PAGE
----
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Small heat shock protein suppression of Vpr-induced cytoskeletal defects in budding yeast.

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Publication Date
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PMC
Keywords
  • Research Article
Disciplines
  • Biology

Abstract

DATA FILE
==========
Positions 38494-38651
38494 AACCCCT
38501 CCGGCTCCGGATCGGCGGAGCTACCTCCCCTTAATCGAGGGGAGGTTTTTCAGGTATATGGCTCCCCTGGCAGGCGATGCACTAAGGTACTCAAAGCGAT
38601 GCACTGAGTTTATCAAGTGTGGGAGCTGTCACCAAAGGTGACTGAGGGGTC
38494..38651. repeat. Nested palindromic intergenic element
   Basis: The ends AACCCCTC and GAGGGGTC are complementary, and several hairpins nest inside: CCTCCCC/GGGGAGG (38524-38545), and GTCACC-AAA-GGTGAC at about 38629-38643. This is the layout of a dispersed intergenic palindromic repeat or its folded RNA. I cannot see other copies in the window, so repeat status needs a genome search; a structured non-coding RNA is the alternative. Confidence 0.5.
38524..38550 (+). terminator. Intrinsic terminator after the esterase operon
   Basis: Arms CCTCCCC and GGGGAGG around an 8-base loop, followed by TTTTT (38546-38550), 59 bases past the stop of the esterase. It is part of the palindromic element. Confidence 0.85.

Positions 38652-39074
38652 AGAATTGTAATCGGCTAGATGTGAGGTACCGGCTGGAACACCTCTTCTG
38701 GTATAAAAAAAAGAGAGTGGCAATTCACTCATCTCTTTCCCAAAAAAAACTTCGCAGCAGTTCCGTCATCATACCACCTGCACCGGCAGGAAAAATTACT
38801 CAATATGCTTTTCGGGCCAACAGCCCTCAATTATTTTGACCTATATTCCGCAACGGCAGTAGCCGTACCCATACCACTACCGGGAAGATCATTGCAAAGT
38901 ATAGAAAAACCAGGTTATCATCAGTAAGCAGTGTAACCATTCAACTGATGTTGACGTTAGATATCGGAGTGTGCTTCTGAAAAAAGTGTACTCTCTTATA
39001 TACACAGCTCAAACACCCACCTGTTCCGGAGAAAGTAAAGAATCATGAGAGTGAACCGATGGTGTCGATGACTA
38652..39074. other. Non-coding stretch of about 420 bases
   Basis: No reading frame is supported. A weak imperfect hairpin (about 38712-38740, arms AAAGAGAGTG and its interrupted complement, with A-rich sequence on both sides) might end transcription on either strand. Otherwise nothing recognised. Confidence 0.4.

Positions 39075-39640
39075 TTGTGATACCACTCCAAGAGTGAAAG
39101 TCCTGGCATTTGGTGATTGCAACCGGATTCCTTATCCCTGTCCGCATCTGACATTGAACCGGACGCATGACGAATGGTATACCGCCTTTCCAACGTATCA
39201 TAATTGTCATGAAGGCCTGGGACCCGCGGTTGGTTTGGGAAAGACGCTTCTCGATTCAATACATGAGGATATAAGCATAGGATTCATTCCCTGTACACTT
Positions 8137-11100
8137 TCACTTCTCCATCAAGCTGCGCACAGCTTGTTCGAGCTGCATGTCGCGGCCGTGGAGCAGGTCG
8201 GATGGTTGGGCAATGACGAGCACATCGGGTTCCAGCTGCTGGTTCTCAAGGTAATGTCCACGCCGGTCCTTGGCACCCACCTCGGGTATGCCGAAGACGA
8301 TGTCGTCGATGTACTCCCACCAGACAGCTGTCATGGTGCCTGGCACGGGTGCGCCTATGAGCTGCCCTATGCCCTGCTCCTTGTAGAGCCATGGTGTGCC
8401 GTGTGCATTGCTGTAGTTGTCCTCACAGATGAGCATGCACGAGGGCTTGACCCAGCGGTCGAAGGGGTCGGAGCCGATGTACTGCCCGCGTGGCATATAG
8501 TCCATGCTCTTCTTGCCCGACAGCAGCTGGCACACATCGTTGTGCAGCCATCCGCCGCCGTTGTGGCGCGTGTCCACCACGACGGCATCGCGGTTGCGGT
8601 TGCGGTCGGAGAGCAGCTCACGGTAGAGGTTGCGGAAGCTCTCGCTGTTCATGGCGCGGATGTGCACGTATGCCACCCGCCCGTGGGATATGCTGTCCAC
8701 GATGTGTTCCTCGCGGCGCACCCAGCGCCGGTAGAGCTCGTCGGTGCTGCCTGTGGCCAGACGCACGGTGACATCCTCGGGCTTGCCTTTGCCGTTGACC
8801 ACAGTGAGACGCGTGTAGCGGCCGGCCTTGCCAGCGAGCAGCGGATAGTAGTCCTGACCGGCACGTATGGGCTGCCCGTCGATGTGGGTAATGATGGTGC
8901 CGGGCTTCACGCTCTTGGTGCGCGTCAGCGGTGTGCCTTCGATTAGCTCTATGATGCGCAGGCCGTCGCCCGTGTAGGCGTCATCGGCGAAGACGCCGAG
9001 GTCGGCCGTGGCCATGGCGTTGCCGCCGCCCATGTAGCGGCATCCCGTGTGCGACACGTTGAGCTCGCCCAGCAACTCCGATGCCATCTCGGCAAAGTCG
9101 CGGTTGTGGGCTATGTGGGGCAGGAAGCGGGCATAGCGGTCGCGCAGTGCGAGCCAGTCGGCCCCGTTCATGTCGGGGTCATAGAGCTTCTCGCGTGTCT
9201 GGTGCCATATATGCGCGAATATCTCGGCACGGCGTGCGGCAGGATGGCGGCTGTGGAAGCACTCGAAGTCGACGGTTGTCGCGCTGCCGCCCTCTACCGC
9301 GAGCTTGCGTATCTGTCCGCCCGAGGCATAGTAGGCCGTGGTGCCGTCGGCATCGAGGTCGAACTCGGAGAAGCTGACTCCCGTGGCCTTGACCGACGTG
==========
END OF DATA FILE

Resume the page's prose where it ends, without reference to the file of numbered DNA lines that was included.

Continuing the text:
Expression of the auxiliary human immunodeficiency virus type 1 (HIV-1) protein Vpr causes arrest of primate host cells in G2. Expression of this protein in budding yeast has been previously reported to cause growth arrest and a large-cell phenotype. Investigation of the effect of Vpr expression in budding yeast, reported here, showed that it causes disruption of the actin cytoskeleton. Expression of HSP42, the gene for a small heat shock protein (sHSP), from a high-copy-number plasmid reversed this effect. The sHSPs are induced by exposure of cells to thermal, osmotic, and oxidative stresses and to mitogens. In animal cells, overexpression of sHSPs causes increased resistance to stress and stabilization of actin stress fibers. Yeast cells subjected to mild stress, such as shifting from 23 to 39 degrees C, arrest growth and then resume cell division. Growth arrest is accompanied by transient disorganization of the cytoskeleton. Yeast in which the HSP42 gene was disrupted and which was subjected to moderate thermal stress reorganized the actin cytoskeleton more slowly than did wild-type control cells. These results demonstrate that in yeast, as in metazoan cells, sHSPs promote maintenance of the actin cytoskeleton.

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